Juanita Broaddrick: “All these stories are floating around. Different stories of what really happened, of what people think happened and I was tired of everybody putting their own spin on it.”
The Broaddrick story became public last week, and since then her story has appeared in print, on radio and TV.
But much of what you may have read or heard is incomplete. While NBC News was investigating this story and seeking comment from the White House, our work became the subject of much speculation.
Tonight, you’ll see what we were able to learn and you’ll hear from Juanita Broaddrick herself — a woman who remained silent for two decades and who admits she has lied under oath about this story in the past but now says she wants to tell the truth.
Juanita Broaddrick’s story begins in 1978 — she was a registered nurse who had started her own nursing home in Van Buren, Arkansas. Bill Clinton was the state attorney general who was running for governor:
Juanita Broaddrick: “I thought he was just something that was gonna be really good for Arkansas. Thought he was a very charismatic man, that had bright ideas for our state… I just really liked him.”
Broaddrick, whose married name at the time was Juanita Hickey, says she was so impressed with Clinton she volunteered to hand out bumper stickers and signs — her first and only political campaign. Broaddrick says she met Clinton for the first time when he made a campaign stop at her nursing home in the spring of 1978.
Juanita Broaddrick: “While he was there visiting, he said ‘If you’re ever in the, ah you know, Little Rock area, please drop by our campaign office,’ and he said ‘be sure to call me when you come in and call down to the campaign office.’”
Broaddrick says not long after that conversation she did go to Little Rock for a nursing home meeting held at the Camelot Hotel — now the Doubletree. She says she checked into the hotel and the next morning called Clinton campaign headquarters. She says she was told Clinton was at his apartment and to call him there.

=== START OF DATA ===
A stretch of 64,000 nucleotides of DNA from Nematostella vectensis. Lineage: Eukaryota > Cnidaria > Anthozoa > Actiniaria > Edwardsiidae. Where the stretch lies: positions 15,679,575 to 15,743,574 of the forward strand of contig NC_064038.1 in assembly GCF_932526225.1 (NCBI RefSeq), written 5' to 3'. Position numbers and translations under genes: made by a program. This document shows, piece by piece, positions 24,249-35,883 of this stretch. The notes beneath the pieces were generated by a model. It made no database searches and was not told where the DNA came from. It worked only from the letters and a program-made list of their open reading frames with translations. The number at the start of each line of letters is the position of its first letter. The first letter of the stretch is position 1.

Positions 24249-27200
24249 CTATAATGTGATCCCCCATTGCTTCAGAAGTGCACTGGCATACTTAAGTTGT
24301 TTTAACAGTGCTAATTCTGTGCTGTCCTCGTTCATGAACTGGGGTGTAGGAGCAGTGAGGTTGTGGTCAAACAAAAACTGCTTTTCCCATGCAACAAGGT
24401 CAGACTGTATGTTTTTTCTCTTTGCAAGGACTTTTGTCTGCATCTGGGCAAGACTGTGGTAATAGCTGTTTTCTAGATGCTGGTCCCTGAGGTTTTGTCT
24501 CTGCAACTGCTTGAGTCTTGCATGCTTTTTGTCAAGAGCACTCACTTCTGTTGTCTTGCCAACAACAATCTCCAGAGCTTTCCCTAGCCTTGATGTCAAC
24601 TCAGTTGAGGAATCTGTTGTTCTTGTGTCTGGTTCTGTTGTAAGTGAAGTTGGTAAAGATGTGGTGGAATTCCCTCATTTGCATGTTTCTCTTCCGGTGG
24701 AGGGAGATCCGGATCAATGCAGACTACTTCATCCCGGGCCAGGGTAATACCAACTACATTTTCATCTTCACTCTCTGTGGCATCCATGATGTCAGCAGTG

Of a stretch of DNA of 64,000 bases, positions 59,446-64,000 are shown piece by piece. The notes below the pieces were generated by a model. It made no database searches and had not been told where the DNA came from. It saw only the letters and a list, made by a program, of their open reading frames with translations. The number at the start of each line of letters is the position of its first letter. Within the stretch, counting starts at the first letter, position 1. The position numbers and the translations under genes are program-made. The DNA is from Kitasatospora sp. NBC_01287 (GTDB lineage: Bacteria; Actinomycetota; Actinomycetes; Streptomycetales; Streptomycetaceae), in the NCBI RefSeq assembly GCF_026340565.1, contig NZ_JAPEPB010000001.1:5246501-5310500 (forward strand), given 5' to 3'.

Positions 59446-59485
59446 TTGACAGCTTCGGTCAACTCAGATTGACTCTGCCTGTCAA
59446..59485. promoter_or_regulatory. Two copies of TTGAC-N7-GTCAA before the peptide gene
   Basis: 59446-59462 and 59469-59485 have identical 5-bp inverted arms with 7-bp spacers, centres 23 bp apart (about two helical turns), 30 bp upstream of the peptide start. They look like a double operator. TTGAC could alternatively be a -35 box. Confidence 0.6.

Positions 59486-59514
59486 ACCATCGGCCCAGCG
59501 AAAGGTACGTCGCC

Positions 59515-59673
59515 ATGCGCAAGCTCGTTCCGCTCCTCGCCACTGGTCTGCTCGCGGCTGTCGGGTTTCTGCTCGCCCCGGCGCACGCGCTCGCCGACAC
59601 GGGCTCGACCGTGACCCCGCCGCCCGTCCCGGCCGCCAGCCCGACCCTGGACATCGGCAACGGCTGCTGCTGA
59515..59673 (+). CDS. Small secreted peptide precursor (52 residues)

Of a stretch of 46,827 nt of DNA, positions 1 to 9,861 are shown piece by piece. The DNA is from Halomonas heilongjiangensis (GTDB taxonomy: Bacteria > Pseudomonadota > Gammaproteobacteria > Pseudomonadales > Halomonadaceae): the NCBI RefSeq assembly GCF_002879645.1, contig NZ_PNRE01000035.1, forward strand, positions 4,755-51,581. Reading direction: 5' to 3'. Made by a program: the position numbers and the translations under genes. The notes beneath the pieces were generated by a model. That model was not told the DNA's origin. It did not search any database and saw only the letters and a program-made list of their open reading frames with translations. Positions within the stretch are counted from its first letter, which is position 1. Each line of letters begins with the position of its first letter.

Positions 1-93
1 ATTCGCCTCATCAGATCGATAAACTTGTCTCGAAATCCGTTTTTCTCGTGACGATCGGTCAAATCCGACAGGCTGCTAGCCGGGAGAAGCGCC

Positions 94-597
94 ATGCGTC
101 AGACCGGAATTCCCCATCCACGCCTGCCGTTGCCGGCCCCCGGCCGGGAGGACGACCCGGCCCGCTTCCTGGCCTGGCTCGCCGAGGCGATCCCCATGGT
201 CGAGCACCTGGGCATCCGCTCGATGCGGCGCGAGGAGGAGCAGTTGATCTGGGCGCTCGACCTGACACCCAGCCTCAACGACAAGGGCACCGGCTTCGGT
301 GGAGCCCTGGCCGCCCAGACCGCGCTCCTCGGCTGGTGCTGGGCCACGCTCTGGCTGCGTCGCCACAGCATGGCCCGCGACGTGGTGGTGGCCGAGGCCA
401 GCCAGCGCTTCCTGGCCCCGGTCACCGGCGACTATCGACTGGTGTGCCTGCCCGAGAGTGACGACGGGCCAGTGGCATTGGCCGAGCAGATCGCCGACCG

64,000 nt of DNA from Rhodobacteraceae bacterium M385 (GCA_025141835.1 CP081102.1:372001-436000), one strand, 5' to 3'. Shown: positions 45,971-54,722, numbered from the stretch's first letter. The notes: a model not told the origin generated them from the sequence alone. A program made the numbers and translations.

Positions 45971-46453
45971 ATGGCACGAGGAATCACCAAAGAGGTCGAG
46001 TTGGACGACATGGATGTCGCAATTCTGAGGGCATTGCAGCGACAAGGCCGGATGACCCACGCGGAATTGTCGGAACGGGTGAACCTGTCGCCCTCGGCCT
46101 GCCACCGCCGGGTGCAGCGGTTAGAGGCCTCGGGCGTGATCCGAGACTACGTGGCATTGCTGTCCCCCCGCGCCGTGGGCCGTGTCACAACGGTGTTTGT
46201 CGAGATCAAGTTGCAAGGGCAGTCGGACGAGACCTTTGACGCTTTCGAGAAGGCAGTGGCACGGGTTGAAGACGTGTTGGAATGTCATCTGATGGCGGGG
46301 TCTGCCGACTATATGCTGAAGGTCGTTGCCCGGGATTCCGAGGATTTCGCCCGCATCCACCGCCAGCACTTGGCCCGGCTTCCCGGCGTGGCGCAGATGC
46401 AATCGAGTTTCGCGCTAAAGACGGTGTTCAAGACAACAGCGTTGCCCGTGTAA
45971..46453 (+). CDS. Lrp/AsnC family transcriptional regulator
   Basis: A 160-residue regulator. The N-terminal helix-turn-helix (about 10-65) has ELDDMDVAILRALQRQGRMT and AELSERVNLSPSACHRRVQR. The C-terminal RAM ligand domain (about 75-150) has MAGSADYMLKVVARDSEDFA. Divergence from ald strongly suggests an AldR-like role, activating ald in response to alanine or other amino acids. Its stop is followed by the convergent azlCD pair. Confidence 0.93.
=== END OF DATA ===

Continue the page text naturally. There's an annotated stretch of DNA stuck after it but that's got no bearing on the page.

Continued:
Juanita Broaddrick: “I did call and ask him if he was gonna be at the headquarters that day and he said no he didn’t plan to be there. He says, Clinton said, ‘Why don’t I just meet you for coffee in the Camelot coffee shop?’”
But Broaddrick says Clinton called later — she thinks it was around 9 in the morning — and asked if they could meet in her hotel room because there were reporters in the coffee shop.
Lisa Myers: “Did you think his interest in you at the time was personal or professional?”
Juanita Broaddrick: “I thought it was professional, completely.”
Myers: “So you thought this was going to be a business meeting?”
Broaddrick: “Yes I did, I really did.”
Myers: “Did you have qualms at all about him coming to the room?”
Broaddrick: “I was a little bit uneasy. But, I felt, ah, a real friendship toward this man and I didn’t really feel any, um any danger in him coming to my room. I sort of ushered us over to the coffee — I had coffee sitting on a little table over there by the window and it was a real pretty window view that looked down at the river. And he came around me and sort of put his arm over my shoulder to point to this little building and he said he was real interested if he became governor to restore that little building and then all of a sudden, he turned me around and started kissing me. And that was a real shock.”
Myers: “What did you do?”